Training will commence in December 2011 and will provide trainees with what RTSC and Petrofac say is one of the most realistic training environments in the world for water survival. The NBL pool holds 6.2mgal of water and is just over 12m deep. The two companies confirmed that initially, the facility will focus on delivering three core training programmes for the oil and gas industry, helicopter underwater egress training, basic offshore safety induction and emergency training. Later, the partnership will expand into emergency response and crisis management (ERCM) training making use of the NBL’s on-site test control rooms. “We are already seeing demand for survival and ERCM training outpace supply,” said Paul Groves, managing director of Petrofac Training Services in a statement.

Qatar’s GTS move

In the Middle East, Qatar, which with 900tnft3 of natural gas is already one of the world’s major LNG exporters, is moving into gas to solids (GTS). Qatalum, a joint venture between Qatar Petroleum and Hydro, says that it will be the largest aluminium plant ever launched with the capacity in its first phase of 585,000t of primary aluminium, which the company says, will be shipped as value-added aluminium casthouse products. To ensure a stable power supply, Qatalum will have its own dedicated 1350MW power plant. Speaking at the 20th World Petroleum Congress in December 2011, Qatalum’s CEO Tom Petter Johansen said, “Aluminium has a notably positive economic effect locally, regionally and internationally, as it is used in a wide variety of sectors, such as construction, transport and marine industries. GCC countries are rich in the raw materials required to produce aluminium, which also lowers the production cost in the region significantly.” Johansen went on to say that the company was committed to Qatar’s shift in focus to GTS to be successful, “We are committed not only to ensuring that we produce the highest quality primary aluminium, but also to ensuring that the progress we have made thus far is sustainable,” said Johansen. “To this end, we have entered into a number of partnerships and agreements that will ensure the industry’s continued growth, as well as build the foundation for a knowledge-based industry that is sustainable over the long term, and will provide Qatar with economic diversity and sustainability. Our vision is to become a sustainable economic catalyst, using Qatar’s gas energy to create a valuable commodity – aluminium.”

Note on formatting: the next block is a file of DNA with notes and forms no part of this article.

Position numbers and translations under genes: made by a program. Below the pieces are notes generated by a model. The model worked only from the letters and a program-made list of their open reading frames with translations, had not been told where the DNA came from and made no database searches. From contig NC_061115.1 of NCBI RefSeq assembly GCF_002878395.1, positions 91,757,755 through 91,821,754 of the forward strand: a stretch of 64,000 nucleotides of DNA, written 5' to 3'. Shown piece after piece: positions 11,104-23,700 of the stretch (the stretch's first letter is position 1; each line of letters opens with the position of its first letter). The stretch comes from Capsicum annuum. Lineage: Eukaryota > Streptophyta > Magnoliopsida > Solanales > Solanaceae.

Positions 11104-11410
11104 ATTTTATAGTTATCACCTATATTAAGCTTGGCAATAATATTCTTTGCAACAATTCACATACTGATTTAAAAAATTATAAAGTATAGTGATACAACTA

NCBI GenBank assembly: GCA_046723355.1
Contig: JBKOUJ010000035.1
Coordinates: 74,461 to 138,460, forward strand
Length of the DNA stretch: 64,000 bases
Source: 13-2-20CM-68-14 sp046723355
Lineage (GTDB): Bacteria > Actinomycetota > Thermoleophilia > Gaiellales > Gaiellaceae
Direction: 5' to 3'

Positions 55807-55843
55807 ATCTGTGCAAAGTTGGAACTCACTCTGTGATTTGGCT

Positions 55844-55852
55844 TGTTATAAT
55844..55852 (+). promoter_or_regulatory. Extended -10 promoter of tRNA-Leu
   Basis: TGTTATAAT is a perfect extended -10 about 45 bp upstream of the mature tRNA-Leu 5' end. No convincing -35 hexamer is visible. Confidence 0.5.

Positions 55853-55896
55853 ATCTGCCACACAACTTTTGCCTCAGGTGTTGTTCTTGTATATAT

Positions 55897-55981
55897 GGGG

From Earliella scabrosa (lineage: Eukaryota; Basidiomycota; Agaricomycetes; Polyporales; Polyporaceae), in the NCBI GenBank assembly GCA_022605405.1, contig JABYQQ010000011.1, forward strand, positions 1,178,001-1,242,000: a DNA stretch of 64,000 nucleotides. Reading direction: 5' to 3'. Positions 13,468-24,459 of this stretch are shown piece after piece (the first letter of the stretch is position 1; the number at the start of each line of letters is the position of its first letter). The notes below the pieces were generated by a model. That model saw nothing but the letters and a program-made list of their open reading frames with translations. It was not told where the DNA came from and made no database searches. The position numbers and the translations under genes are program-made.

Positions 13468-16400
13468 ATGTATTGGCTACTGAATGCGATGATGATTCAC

In Johansen’s remarks particularly about Qatar shifting focus to GTS one may take the view that Qatar is probably well aware that while LNG is good today, the boom times may not last, a sentiment that has been echoed often lately. Although, given the mayhem that has been 2011 one cannot hope to predict what may come about in 2012 and if there are more game-changing events yet to occur. Nevertheless, with the abundance of natural gas that it has it is probably wise for Qatar to have an alternative focus. And, if LNG stays the course a little longer than running both focuses will do no harm to Qatar’s economy at all.